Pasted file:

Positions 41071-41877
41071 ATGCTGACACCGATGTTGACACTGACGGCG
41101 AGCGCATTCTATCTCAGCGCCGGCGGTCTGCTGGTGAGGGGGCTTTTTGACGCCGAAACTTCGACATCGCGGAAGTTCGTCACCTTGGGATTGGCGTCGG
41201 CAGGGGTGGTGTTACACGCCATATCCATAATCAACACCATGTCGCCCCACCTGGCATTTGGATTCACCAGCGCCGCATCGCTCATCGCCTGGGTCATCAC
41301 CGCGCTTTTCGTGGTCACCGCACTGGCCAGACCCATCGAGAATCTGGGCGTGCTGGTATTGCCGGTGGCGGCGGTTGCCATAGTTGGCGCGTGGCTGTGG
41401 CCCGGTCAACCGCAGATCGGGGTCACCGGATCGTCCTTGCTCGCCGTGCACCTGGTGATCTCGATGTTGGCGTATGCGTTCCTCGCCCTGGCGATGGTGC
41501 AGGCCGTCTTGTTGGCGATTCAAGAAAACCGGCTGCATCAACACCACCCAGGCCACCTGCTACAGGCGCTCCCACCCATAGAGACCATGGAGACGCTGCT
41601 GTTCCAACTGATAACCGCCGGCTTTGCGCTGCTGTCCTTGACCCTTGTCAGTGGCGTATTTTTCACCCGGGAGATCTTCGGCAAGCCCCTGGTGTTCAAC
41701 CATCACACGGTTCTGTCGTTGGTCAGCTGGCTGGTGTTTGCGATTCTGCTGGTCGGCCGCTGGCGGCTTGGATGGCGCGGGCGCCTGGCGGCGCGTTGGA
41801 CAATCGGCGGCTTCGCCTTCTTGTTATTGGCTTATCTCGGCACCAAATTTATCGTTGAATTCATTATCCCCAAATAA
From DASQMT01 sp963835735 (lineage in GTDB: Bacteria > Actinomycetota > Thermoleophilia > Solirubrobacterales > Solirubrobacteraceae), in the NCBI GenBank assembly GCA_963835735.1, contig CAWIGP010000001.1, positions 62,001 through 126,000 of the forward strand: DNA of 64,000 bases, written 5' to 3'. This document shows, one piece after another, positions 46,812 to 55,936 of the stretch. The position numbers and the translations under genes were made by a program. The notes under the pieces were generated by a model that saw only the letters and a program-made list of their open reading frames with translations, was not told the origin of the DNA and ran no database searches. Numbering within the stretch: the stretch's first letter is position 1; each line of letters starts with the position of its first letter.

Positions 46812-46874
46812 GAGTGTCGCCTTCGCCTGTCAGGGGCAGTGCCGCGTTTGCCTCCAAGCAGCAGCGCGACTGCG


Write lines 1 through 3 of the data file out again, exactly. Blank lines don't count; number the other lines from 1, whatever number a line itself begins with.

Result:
Positions 41071-41877
41071 ATGCTGACACCGATGTTGACACTGACGGCG
41101 AGCGCATTCTATCTCAGCGCCGGCGGTCTGCTGGTGAGGGGGCTTTTTGACGCCGAAACTTCGACATCGCGGAAGTTCGTCACCTTGGGATTGGCGTCGG